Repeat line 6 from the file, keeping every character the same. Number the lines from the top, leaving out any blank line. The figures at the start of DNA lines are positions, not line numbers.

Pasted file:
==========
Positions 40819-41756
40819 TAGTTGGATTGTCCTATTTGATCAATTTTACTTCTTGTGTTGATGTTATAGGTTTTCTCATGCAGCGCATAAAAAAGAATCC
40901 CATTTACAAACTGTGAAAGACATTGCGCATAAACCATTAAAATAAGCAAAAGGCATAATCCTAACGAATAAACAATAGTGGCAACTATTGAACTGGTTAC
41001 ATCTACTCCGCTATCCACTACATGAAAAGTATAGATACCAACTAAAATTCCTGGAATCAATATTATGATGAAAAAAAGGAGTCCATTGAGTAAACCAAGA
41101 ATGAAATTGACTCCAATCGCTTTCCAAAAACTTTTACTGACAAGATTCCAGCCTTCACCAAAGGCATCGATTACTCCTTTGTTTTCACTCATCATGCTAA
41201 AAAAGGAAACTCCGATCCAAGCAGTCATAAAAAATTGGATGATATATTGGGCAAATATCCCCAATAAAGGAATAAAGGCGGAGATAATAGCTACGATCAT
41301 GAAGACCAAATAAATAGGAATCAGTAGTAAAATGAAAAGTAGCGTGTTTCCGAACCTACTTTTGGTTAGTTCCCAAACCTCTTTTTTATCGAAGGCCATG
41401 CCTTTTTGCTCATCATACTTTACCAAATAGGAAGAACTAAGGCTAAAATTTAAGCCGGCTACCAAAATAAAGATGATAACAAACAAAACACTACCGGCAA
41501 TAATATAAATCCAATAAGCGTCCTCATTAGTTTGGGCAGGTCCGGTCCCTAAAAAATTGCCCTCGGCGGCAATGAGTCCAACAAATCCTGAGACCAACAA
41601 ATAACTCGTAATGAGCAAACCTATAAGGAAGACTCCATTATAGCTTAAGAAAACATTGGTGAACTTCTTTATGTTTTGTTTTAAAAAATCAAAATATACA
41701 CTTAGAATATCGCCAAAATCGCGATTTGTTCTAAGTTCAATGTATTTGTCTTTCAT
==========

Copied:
41201 AAAAGGAAACTCCGATCCAAGCAGTCATAAAAAATTGGATGATATATTGGGCAAATATCCCCAATAAAGGAATAAAGGCGGAGATAATAGCTACGATCAT